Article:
A new fracking initiative has been formalized by the Colombian government in cooperation with the state enterprise Ecopetrol. The first of four exploratory projects will take place in Puerto Wilches, a small community located next to the Magdalena River, one of the largest in Colombia. Fracking has been associated with water pollution, which could lead to severe consequences for local people’s livelihoods and the region as a whole. Social and environmental activists have received death threats and have grown increasingly vulnerable since 2016. Nevertheless, protests have emerged and will likely continue, despite COVID-19 restrictions.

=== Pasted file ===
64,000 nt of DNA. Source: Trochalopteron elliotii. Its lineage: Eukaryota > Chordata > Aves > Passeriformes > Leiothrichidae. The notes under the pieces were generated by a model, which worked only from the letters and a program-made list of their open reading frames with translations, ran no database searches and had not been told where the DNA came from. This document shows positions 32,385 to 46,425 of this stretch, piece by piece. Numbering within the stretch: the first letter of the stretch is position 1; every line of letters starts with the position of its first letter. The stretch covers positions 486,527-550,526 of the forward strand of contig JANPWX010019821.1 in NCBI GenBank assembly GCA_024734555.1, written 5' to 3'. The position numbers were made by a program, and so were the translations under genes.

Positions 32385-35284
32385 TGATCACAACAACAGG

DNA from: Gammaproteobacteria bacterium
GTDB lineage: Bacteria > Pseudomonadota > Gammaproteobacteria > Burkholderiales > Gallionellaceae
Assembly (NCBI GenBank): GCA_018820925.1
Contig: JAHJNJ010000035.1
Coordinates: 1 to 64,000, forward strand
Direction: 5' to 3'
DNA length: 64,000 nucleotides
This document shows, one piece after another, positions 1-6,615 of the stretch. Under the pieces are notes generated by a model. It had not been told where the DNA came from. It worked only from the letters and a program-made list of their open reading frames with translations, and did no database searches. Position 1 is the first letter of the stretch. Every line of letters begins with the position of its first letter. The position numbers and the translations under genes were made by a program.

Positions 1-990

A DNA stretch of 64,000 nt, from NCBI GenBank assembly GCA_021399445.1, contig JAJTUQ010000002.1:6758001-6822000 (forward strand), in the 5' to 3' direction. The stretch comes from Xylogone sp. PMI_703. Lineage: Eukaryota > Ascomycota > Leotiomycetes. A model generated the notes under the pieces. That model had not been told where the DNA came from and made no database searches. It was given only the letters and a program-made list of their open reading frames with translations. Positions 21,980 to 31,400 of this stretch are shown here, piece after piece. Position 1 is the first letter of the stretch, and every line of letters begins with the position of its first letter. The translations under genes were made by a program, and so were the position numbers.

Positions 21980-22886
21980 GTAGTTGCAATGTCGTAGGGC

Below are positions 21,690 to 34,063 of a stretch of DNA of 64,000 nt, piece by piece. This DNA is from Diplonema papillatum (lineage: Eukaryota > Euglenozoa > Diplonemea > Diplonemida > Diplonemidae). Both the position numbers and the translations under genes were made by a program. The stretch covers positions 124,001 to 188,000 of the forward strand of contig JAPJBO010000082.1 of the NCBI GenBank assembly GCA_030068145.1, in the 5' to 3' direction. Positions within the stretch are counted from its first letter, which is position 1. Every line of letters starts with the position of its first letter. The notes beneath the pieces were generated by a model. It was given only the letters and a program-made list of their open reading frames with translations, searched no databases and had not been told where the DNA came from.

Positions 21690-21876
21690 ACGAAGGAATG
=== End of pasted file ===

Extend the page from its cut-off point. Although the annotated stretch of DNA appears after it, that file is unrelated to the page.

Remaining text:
The novel infectious disease – SARS-CoV-2 – is nature’s alert to humans. Existing research on the links between animal-borne diseases, human behavior and environmental change clearly demonstrate how humans and the environment are intrinsically connected, however currently in a profound imbalance. Already 70% of “new or emerging” diseases that infect humans originate in animals. In the wake of the SARS-CoV-2 outbreak and associated vast global health, security and economic damage, the environment-related underlying root causes of animal-borne diseases cannot be ignored any longer.